Restaurant Noise Coverage

Noise Absorbing Materials are Becoming a Necessity for Restaurants

Tiffany Hsu of the LA Times, who has been writing about noise levels in some of Los Angeles’s trendiest restaurants for some time now, made another discovery in her restaurant noise coverage: noise seems to attract a younger crowd.

Who knew, right?

But noise also attracts some unwelcome feedback when customers can’t hold a conversation during their meal.

According to Hsu, L.A.’s hippest restaurants go all out to dazzle – creative menus, polished and stylish staff, and décor that ignores the concept of acoustic balance. The solid surface interiors of many of LA’s most popular restaurants are stripped of anything that might absorb noise, like carpeting, drapes – even certain types of seating that can help buffer noise.

Instead you have stainless steel, concrete, glass and wood, with dishes clattering, music blaring, voices raised in attempted conversation, cavernous ceilings and concrete or wood floors. Noise levels in some of these restaurants can exceed 110 decibels on a busy night, and that’s loud enough to cause hearing damage and health problems in employees and anyone else who spends more than couple of hours inside.

On a recent night at the extremely popular Bottega Louis in downtown Los Angeles, Hsu hung out and interviewed some diners, all young, hip, and you’d think impervious to noise. But they’re not, as 21-year-old Cal State Northridge student Kristina Pivnyuk made clear on her way out. She’d arrived with friends hoping for a nice evening of quiet conversation, a good meal, maybe a couple of glasses of wine, but what she got was irritated, as the restaurant’s blaring noise levels prevented any hope of conversation or relaxing.

“It kind of ruined the experience for me,” she told Hsu.

Restaurant Noise Coverage

Restaurant Noise Coverage

Now, I have mentioned this before, but for good measure I will mention it again: Restaurant review sites have added noise levels to their ratings criteria, and people are checking them before they make a reservation.

Yelp began the trend of including noise levels in its ratings, and the rest have all followed suit.

Zagat, perhaps the most highly regarded restaurant ratings guide, added noise to its famous surveys on customer satisfaction and discovered that noise is the second most complaint-generating problem in restaurants today (second only to lousy service). In 2010, 12 percent of Los Angeles restaurant goers ranked noise as the top problem they have with restaurants. That percentage has jumped to 18 percent.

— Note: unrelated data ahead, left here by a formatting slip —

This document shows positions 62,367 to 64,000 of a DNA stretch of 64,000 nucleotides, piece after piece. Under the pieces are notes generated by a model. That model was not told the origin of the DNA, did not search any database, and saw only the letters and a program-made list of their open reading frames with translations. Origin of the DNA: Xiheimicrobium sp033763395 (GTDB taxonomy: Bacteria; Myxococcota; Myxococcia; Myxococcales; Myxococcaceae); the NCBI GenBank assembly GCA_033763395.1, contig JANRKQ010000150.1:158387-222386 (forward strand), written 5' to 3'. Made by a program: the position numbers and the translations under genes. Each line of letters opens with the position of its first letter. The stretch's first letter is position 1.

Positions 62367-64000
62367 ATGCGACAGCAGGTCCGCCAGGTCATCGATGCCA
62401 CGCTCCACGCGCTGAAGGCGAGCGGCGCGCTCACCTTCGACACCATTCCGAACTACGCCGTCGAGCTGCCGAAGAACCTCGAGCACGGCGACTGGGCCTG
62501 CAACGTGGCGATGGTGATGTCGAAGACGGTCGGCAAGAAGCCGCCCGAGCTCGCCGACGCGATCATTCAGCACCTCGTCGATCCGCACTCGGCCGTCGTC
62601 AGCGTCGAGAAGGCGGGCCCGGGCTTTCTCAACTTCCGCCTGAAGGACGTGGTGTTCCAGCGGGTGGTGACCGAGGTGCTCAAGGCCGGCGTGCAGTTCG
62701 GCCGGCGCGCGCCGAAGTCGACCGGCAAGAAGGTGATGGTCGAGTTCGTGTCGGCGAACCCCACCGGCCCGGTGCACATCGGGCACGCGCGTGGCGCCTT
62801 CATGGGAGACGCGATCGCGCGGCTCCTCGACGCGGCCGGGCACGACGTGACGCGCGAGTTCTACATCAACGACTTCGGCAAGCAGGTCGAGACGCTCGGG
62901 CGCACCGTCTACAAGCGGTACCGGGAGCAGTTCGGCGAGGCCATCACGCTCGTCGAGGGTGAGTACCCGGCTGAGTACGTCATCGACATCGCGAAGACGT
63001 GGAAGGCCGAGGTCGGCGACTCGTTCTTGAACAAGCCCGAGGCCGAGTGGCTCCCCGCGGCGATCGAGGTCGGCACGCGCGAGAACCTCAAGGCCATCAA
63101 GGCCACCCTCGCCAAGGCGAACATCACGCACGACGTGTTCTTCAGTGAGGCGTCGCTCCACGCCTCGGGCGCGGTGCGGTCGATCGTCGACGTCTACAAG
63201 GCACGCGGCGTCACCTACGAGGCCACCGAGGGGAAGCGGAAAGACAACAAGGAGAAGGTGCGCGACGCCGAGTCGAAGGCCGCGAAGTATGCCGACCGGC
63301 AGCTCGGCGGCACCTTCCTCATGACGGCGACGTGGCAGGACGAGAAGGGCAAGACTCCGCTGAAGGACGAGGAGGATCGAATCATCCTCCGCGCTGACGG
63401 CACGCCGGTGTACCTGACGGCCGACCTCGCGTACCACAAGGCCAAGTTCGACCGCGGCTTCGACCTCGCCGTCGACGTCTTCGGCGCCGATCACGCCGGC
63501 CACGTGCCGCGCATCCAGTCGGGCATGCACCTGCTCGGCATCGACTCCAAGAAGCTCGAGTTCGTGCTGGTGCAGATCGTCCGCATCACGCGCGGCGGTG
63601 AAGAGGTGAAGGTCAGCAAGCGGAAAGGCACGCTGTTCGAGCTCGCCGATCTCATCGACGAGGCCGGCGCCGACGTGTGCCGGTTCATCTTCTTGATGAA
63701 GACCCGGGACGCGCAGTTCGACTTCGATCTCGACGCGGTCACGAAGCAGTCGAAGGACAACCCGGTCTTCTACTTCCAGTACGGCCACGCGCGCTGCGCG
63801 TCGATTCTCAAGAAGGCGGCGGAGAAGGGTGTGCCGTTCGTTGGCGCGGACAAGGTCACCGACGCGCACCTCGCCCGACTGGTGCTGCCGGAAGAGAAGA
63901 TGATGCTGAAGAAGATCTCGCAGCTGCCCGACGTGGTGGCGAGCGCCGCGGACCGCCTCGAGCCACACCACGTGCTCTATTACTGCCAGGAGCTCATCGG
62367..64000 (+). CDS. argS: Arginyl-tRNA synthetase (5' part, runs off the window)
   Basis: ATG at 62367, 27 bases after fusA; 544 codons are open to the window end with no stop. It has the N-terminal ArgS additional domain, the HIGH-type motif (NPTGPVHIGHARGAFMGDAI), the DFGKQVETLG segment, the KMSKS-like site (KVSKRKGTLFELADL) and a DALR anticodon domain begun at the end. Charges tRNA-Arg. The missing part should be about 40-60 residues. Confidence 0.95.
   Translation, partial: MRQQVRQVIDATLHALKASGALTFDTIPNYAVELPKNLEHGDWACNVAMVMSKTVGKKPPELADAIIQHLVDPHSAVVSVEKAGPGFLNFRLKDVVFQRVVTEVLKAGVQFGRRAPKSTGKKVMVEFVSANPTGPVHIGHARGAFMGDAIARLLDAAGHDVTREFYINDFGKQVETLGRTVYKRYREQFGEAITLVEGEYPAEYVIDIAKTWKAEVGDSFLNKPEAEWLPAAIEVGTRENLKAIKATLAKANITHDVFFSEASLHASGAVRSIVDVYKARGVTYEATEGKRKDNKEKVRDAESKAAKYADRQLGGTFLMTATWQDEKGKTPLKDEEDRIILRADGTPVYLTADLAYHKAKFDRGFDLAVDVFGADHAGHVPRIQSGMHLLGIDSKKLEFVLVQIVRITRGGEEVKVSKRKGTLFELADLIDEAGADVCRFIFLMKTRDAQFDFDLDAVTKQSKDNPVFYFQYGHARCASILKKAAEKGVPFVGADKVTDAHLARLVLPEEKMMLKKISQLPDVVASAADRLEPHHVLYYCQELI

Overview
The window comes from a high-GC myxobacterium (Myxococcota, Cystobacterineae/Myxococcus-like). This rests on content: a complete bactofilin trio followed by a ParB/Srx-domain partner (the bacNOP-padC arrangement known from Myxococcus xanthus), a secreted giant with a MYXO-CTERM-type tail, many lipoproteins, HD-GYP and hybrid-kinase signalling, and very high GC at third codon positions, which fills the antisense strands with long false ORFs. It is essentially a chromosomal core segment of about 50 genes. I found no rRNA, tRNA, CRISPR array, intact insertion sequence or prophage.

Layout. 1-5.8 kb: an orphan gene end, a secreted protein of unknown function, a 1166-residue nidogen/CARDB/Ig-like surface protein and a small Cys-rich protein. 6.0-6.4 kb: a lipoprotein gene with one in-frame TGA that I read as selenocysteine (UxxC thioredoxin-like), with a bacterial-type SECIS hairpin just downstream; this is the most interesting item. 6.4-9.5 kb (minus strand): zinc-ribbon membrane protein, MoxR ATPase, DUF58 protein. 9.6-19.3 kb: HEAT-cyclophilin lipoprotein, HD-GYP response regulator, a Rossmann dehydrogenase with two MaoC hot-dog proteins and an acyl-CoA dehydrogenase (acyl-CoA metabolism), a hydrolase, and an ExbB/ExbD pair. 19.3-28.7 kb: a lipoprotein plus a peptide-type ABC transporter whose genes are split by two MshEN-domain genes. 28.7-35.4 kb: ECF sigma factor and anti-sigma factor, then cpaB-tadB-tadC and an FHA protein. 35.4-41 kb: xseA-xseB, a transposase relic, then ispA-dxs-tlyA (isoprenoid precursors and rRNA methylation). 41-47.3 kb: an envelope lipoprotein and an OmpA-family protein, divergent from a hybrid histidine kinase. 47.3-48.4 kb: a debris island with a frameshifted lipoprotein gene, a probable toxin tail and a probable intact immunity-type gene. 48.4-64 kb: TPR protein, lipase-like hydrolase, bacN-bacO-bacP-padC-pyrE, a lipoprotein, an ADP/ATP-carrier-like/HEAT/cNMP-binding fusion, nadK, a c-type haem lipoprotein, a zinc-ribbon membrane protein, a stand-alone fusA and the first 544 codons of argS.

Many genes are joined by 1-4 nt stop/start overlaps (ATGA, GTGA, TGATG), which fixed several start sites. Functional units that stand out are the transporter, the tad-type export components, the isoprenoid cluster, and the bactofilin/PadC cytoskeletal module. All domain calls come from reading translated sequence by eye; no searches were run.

Some restaurateurs are already beginning to install noise abatement and sound absorbing elements in their restaurants since the noise category became a standard in their rating. But old standards for noise control – carpeting, heavy fabrics, popcorn ceilings and bulky panels have been replaced by more effective, less visible noise deadening products engineered specifically for this purpose.

Architects are dealing with open kitchen concepts that are so popular in today’s restaurants by lowering the ceilings and adding noise absorbing materials in ceilings and walls in work areas.  In the downtown LA restaurant Baco Mercat, noise abatement material installed throughout took once unbearable noise levels down so significantly, Chef Josef Centeno said it worked wonders.

And as the Yelp reviews for Bottega Louie began to add up, mostly from people who complained of losing their voices over the din (exacerbated by the restaurant’s high ceilings, marble floors and bare walls that create an echo chamber with no sound absorption anywhere), Bottega Louie management installed sound absorbing material under the chairs and banquettes, turned the once blaring music way down, and even re-trained their servers to avoid clanking plates in the course of delivering meals and clearing dishes.

You have to commend Bottega Louie for addressing their noise problem as promptly as they did, too. Their stark, marble, high-ceilinged restaurant was obviously designed for a visual aesthetic, but the design put no thought into the serious noise tunnel it was creating, a problem more and more architects are addressing during the design phase.

Hsu points out that, combined with the hard-surface designs of late 20th and early 21st century restaurants, prices have fallen considerably on audio equipment in recent years, allowing more restaurants to install upgraded sound systems, and then crank the music. Restaurants that survived the recession were more concerned with customer turnover than aesthetics, and began the horrifying practice of cramming tables together to seat more diners.

Some misguided restaurant managers even took it a step further after some studies came out that revealed customers drink more, chew faster, and finish their meals faster when music is cranked to unsavory decibels! For anyone who has ever eaten in one of these establishments, you’ve probably experienced your blood pressure rise, your heart race, and possibly left with your head pounding to the beat of whatever was blasting from the sound system as you chewed as fast as you could.

Other trends added to the cacophony – a foodie culture gone viral thanks to social networking, smartphones and Yelp, and the rising popularity of communal dining all combined to give younger diners the impression that noisy meant good, while older diners and professionals fled these eateries, however, and sought quiet alternatives to eat in peace and quiet.